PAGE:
In 1999, the IFA celebrated its 110th year. It operated with thirteen committees: Advisory, Education/Training, Exhibits/Promotions, Legislative/Judiciary, Membership, Memorial, Conference/Programs, Resolutions, NVFC, Historian, Credentials/Election, Registration, IFA Foundation. IFSI: served 1200 departments/FPD's, 23,000 firefighters; programs: 400 (1998). Membership: 550+ departments/FPD's, 44,000 individuals, 24 past presidents, 26 associates, 40 associates/display (1999).
2000 and Beyond
The IFA and its members respect change. Departmental/fire protection districts, and individual members alike pursue and appreciate the opportunity to serve as:
- technical consultants/experts to R/D companies, scientists, chemists, architects, engineers, designers, planners, etc.
- industry consultants to business, industry, manufacturing, technology, education, government, labor, media publishing, etc.
- members of think tanks, task forces, commissions, advisory boards, councils, and committees in both the public and private sectors.
Internally, the Association is spearheading programs related to these areas: membership/employment, legislation/policy, public relations/communications, corporate/economic development, industrial/business relations, co-op corporate sponsorships, technological interfacing/networking and information management, professional/administrative services, leadership training/development, conference meeting/planning, membership/employee/customer/consituent services.
In 2000, the IFA partnered with the Illinois Office of the State Fire Marshal and the Illinois Fire Service Institute introduced the Illinois Fire College in which reimbursable classes were offered to Illinois firefighters. Classes were also offered on a Regionwide basis. This, along with other initiatives, was the “Vision 2000” plan outlined by the IFSI. The OSFM also introduced task forces such as the Governor’s Blue Ribbon Panel, Claims Reimbursement Task Force and Terrorism Task Force. This will also the release the IFA’s website – www.illinoisfirefighters.org. This was developed to help strengthen the communications between the IFA and its membership, dissemination of information and provided links to other fire services associations. On the Federal level, the National Fire Caucus presented to Bills to Congress: Bill #1 – The Fire Bill and Bill #2 – Volunteer Fire Service Bill.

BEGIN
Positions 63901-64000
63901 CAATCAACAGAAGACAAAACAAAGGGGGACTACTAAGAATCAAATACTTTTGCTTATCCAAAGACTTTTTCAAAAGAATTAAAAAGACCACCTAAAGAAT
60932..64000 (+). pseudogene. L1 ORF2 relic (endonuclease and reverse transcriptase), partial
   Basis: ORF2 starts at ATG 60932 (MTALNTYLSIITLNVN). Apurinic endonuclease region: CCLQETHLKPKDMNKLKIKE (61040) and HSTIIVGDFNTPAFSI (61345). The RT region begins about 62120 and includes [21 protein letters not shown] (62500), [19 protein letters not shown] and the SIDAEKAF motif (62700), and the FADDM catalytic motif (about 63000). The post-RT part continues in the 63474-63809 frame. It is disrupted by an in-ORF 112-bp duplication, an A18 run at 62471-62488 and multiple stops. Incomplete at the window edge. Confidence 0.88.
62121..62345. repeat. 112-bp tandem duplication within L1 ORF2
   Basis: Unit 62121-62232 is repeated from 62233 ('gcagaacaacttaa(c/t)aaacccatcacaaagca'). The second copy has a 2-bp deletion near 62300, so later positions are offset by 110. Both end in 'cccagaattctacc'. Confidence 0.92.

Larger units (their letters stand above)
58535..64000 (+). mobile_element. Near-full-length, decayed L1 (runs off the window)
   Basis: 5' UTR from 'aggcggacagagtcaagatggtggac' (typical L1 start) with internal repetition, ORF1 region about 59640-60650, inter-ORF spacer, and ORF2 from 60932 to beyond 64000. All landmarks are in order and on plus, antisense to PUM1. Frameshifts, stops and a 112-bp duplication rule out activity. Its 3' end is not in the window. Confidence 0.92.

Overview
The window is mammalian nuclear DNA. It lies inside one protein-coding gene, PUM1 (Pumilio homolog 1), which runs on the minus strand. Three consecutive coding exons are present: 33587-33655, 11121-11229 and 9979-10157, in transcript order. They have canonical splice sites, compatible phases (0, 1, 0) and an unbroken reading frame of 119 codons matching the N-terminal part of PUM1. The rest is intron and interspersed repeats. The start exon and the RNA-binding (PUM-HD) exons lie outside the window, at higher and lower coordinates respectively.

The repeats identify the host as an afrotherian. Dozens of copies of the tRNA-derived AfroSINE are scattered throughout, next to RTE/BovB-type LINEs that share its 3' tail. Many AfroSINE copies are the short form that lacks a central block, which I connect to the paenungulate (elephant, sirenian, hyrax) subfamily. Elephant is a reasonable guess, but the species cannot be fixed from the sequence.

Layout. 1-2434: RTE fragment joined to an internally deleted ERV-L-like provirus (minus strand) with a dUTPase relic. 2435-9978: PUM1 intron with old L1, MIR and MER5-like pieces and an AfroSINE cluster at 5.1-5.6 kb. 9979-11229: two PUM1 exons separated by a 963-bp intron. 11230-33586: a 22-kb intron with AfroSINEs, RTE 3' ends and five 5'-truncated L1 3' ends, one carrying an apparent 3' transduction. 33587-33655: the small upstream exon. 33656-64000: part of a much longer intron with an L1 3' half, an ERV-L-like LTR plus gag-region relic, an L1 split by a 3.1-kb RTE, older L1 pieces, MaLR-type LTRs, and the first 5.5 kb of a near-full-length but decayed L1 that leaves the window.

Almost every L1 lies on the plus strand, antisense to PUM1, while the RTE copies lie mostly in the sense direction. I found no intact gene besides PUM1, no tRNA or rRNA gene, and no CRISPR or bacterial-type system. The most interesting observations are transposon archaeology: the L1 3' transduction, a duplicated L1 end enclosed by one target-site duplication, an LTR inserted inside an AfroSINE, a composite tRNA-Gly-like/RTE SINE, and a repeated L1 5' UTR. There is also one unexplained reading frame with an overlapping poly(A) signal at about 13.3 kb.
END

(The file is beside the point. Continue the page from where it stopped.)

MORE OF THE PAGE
In 2001, the IFA participated in a combination conference with the Illinois Fire Chiefs Association and the Illinois Fire Service Instructors. The OSFM stressed the importance of the Illinois Fire Service working together and the necessity to continue to growth the events of September 11, 2001. The IFSI introduced the “Cornerstone Program” which is a reimbursable program that offers various fire service trainings to Illinois firefighters. This was also the introduction of a partnership with the IFA and IFSI with the “Down & Dirty” CD set that was sent to member departments, so that IFSI training could be shared back home at member department, especially to the firefighters that were not able to take advantage of the training at our annual conference.
In 2002, was another combined conference with the Illinois Fire Chiefs Association and the Illinois Fire Service Instructors. IFSI explained the development of the “Down & Dirty” CDs; combined efforts with IFSI and the IFA Executive Board. Cornerstone and Homeland Security Program still in existence, but funding is at a lull. HazMat awareness is available on-line and at no cost.
In 2003, the IFA accomplished several initiatives such as letters being sent the President and Federal legislators to keep the Fire Act Grant Funded and a response was received by the President, formed a partnership with VFIS to provide insurance benefits to the membership and Lobbyist Margaret Vaughn was brought in to be a voice for the IFA on a State level.